As for the parents who refuse to “hold their little kiddos accountable for their behavior”, well victim blaming is something that can be visited upon the survivors as well. In fact the media has often had a particular disdain for the parents of police brutality victims. After 12 year old Tamir Rice was killed by Cleveland police officers for the heinous crime of playing with a toy gun in the park, Cleveland.com decided that his parents criminal records and domestic situation were somehow relevant.  In any case, why focus on generational politics and parents at all? Michael Brown was 19 years old. Walter Scott was 50. Freddie Grey was 25. Men from completely different generations, they had one thing in common really, they were black and they were killed by the police.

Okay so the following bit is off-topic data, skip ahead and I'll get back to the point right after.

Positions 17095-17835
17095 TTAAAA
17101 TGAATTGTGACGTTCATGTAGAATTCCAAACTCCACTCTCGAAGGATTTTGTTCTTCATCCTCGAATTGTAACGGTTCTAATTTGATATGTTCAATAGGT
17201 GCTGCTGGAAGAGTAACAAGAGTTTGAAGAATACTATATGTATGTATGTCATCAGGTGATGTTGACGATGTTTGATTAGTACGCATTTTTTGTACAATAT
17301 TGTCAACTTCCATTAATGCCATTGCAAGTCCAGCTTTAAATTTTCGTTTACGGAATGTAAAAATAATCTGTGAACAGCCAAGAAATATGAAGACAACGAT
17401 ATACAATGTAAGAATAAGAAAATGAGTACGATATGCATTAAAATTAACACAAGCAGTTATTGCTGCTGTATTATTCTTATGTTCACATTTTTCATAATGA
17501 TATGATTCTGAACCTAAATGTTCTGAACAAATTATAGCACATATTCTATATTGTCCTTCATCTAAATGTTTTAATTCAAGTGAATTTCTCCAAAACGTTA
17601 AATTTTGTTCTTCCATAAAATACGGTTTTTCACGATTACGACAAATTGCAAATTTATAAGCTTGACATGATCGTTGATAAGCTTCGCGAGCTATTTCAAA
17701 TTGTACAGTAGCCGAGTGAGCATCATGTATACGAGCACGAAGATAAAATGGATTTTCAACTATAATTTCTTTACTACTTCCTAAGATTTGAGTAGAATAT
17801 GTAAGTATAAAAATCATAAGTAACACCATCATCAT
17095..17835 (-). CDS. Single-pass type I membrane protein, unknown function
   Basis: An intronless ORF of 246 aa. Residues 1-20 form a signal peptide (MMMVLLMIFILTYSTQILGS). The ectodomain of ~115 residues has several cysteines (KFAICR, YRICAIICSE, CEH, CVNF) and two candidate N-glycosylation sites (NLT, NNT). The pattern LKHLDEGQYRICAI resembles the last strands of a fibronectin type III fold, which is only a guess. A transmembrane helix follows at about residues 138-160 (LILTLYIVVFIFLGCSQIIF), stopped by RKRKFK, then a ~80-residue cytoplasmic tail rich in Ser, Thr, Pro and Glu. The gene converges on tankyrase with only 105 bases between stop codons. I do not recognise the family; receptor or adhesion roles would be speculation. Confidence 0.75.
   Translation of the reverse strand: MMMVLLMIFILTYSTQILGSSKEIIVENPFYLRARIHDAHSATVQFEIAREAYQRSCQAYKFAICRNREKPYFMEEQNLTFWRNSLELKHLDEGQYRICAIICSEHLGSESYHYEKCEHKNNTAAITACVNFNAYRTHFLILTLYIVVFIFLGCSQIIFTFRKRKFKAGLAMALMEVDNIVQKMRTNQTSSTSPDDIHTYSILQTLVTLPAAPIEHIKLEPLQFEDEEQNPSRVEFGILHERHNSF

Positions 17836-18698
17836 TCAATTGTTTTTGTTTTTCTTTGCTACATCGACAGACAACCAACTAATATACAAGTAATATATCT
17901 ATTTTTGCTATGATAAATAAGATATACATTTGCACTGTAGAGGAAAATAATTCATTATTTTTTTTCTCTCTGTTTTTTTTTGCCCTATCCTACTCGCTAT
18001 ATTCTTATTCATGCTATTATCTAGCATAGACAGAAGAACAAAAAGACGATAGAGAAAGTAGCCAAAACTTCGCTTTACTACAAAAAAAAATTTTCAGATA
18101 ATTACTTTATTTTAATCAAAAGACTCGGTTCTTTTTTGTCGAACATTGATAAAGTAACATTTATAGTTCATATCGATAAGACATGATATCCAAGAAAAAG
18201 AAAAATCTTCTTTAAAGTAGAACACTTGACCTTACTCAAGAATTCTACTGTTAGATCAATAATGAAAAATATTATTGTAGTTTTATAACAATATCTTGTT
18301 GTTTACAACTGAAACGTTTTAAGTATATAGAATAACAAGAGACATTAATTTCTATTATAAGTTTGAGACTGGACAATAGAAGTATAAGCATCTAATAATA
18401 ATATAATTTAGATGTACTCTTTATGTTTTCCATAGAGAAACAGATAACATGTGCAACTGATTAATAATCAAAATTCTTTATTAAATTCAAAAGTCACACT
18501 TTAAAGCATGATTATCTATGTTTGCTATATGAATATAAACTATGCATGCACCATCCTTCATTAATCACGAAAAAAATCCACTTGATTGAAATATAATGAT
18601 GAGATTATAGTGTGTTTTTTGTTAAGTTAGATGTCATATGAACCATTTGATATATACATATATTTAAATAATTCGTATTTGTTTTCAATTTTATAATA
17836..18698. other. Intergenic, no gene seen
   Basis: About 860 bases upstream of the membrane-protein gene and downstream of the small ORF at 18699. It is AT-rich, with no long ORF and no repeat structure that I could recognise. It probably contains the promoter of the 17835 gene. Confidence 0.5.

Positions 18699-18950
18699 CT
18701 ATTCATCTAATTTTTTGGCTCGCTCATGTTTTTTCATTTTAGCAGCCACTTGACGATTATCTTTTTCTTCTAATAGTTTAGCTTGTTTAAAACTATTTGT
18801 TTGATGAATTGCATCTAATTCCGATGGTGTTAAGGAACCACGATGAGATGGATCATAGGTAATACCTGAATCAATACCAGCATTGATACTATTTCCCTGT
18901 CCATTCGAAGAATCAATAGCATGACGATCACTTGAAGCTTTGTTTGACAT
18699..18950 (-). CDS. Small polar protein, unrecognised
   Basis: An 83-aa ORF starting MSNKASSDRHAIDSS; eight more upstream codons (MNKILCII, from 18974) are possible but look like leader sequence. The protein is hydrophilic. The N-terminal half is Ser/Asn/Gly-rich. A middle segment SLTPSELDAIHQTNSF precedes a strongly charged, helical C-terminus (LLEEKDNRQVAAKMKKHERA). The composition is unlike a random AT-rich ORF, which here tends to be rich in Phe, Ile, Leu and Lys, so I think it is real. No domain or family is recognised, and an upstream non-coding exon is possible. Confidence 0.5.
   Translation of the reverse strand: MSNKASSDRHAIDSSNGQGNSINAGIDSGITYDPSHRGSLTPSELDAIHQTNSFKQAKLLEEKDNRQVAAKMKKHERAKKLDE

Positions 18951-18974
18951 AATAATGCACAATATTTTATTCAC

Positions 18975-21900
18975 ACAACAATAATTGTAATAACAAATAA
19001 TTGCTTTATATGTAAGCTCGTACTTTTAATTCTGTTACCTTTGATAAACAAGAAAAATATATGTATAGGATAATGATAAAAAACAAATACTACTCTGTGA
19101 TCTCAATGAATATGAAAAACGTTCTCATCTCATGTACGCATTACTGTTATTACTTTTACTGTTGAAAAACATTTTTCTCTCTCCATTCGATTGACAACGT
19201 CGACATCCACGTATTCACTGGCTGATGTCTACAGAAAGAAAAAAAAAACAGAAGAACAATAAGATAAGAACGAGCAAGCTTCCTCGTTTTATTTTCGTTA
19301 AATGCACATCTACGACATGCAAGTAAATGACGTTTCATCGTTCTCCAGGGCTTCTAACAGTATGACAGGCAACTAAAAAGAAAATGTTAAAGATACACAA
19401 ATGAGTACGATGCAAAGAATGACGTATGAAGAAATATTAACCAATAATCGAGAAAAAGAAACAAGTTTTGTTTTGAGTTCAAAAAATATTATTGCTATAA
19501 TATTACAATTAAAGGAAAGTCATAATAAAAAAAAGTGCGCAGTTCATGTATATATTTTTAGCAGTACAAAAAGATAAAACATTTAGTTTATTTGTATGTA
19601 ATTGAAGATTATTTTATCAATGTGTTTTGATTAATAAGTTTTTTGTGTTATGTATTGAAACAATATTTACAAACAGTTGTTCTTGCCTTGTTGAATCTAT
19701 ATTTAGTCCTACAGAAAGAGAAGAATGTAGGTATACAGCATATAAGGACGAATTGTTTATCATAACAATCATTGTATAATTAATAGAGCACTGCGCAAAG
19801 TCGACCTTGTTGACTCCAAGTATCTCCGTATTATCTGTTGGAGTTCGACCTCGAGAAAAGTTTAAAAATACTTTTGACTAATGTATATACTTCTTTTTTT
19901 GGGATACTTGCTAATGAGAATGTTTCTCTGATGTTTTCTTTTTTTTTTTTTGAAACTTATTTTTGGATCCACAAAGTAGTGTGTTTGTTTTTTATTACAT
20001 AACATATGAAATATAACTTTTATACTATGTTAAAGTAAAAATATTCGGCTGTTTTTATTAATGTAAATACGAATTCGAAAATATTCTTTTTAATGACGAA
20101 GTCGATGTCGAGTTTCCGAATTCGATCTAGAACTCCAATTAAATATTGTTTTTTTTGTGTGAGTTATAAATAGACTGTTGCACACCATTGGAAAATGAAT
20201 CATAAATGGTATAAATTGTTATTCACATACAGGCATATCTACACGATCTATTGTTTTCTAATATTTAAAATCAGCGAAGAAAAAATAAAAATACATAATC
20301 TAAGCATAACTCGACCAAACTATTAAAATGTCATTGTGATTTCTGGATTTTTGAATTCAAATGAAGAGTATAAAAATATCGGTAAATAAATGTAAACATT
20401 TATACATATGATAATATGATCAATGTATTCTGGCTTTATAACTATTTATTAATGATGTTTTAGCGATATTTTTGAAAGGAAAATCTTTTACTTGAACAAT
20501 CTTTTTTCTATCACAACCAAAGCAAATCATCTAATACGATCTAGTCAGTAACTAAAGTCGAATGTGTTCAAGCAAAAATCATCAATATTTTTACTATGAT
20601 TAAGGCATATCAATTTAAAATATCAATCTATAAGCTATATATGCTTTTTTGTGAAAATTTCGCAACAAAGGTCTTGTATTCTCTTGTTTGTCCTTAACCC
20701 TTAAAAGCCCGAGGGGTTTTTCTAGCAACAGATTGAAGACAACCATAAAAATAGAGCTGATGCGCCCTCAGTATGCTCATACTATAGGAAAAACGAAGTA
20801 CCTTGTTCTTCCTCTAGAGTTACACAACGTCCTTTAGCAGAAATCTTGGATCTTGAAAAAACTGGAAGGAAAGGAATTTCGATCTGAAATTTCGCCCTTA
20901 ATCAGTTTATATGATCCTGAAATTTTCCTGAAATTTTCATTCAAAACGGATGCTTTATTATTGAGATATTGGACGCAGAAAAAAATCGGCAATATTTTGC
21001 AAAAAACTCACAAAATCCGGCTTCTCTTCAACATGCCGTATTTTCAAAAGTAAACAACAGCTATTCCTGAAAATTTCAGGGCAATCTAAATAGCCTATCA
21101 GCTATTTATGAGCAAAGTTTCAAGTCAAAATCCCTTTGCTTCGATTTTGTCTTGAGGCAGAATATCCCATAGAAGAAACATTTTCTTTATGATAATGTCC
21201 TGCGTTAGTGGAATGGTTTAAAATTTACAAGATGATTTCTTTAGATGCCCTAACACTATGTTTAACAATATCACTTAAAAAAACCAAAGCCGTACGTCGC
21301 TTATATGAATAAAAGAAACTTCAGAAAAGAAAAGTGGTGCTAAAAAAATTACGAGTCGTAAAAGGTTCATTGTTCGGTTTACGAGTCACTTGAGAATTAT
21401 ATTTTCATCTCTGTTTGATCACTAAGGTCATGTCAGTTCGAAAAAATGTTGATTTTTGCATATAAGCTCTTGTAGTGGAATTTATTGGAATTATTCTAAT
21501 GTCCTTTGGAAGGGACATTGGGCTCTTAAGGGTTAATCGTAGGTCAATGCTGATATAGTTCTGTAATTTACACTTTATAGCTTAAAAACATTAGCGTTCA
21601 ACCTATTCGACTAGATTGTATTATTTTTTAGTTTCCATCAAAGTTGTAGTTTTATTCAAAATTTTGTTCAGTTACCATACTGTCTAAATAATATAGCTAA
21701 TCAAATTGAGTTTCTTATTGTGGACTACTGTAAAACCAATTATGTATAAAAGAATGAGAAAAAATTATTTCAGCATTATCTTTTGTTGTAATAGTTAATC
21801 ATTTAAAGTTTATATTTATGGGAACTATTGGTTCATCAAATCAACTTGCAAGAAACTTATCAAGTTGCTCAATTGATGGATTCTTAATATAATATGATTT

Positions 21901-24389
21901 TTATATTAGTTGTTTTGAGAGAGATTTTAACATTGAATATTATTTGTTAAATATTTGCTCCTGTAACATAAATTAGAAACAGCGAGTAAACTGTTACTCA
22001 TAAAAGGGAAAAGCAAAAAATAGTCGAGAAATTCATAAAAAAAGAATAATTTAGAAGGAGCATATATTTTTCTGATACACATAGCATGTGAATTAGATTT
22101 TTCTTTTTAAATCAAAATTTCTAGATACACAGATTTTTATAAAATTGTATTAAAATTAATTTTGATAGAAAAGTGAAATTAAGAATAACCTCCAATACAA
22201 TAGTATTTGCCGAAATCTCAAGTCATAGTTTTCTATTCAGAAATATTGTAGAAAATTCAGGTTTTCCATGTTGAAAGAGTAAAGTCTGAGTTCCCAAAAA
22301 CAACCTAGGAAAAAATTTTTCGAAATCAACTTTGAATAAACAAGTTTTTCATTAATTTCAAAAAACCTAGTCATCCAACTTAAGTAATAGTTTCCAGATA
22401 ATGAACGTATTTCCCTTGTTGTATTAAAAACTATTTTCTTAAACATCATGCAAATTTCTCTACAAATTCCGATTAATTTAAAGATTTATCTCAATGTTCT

I’m coming down pretty hard on the cops in this piece, I’ll admit to being angry. My hometown of Cincinnati, Ohio is no stranger to police violence, from the death of Timothy Thomas  in 2001 that sparked riots in my beloved Over the Rhine, to the recent shooting of Samuel DuBose,  I’ve seen how these incidents can rip a city apart and rub souls raw with anguish. The kind of pig headed denial represented by this meme is just pathetic. Please, push back against this kind of crap wherever you find it.

 

Featured Image Credit Joan Concilio on Flickr

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Lou Doench

Lou Doench